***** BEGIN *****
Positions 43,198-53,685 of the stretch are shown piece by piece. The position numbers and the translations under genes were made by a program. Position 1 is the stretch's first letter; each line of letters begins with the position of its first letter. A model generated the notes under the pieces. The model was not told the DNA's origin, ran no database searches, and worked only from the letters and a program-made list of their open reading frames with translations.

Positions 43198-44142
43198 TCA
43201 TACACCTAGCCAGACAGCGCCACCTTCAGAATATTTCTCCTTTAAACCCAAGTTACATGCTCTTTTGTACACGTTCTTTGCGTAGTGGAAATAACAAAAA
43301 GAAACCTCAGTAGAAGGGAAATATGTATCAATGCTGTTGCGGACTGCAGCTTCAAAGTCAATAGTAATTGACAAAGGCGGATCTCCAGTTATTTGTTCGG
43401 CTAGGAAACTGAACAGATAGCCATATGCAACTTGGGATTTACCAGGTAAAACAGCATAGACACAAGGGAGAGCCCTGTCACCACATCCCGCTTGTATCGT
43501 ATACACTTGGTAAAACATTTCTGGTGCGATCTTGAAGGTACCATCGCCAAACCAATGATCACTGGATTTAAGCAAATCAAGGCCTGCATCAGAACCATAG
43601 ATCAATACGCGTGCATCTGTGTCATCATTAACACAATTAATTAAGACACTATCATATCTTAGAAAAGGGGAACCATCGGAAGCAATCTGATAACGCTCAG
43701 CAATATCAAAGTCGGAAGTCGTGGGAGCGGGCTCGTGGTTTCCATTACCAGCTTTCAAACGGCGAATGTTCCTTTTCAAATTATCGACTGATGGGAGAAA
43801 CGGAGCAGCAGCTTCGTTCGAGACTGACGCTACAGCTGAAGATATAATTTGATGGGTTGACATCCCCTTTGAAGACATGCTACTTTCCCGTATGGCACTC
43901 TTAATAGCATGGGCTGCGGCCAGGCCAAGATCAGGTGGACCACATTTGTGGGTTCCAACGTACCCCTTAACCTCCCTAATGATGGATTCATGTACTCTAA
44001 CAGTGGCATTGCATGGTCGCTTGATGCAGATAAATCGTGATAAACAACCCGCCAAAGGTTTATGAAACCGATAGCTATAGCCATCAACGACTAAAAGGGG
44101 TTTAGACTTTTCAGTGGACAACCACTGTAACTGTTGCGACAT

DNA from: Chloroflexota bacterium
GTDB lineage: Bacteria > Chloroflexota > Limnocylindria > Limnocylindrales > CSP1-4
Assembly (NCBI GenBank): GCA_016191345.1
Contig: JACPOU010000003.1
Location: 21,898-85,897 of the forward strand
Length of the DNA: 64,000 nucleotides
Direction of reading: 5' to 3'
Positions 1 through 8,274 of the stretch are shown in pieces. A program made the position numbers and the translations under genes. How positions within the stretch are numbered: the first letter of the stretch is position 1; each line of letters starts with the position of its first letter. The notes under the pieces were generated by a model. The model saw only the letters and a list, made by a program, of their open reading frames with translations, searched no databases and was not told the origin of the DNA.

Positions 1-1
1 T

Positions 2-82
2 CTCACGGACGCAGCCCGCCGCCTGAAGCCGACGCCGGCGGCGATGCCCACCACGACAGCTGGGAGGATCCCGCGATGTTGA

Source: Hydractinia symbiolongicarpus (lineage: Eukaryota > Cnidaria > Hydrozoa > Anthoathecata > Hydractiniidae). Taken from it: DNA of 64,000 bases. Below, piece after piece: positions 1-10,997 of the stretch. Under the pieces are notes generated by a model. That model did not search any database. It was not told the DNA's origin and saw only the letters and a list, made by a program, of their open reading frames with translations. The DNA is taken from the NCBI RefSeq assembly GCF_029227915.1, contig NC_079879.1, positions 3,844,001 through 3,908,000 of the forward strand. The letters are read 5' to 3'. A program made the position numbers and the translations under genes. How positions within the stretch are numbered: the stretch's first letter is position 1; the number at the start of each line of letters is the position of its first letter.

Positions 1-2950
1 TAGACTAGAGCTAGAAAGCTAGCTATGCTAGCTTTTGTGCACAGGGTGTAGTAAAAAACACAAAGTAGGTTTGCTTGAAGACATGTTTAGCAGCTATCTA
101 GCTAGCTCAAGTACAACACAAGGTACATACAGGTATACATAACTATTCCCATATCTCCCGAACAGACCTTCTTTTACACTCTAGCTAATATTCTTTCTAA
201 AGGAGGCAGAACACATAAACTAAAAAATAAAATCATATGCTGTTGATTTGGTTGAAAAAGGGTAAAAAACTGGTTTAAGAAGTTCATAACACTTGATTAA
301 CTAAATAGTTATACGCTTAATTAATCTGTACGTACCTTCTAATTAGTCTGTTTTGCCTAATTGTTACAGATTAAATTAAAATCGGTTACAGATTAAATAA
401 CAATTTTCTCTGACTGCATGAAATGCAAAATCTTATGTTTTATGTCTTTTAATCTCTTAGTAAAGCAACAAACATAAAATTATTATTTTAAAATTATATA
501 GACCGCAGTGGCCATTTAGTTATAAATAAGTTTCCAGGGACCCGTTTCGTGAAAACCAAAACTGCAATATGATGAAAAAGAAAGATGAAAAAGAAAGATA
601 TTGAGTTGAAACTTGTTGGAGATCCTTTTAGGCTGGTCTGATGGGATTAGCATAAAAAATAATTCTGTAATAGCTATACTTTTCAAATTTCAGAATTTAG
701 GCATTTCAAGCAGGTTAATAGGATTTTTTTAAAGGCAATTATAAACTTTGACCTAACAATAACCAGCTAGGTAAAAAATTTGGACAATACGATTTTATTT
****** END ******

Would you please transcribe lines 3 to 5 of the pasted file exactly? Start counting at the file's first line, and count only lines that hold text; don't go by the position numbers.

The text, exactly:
43198 TCA
43201 TACACCTAGCCAGACAGCGCCACCTTCAGAATATTTCTCCTTTAAACCCAAGTTACATGCTCTTTTGTACACGTTCTTTGCGTAGTGGAAATAACAAAAA
43301 GAAACCTCAGTAGAAGGGAAATATGTATCAATGCTGTTGCGGACTGCAGCTTCAAAGTCAATAGTAATTGACAAAGGCGGATCTCCAGTTATTTGTTCGG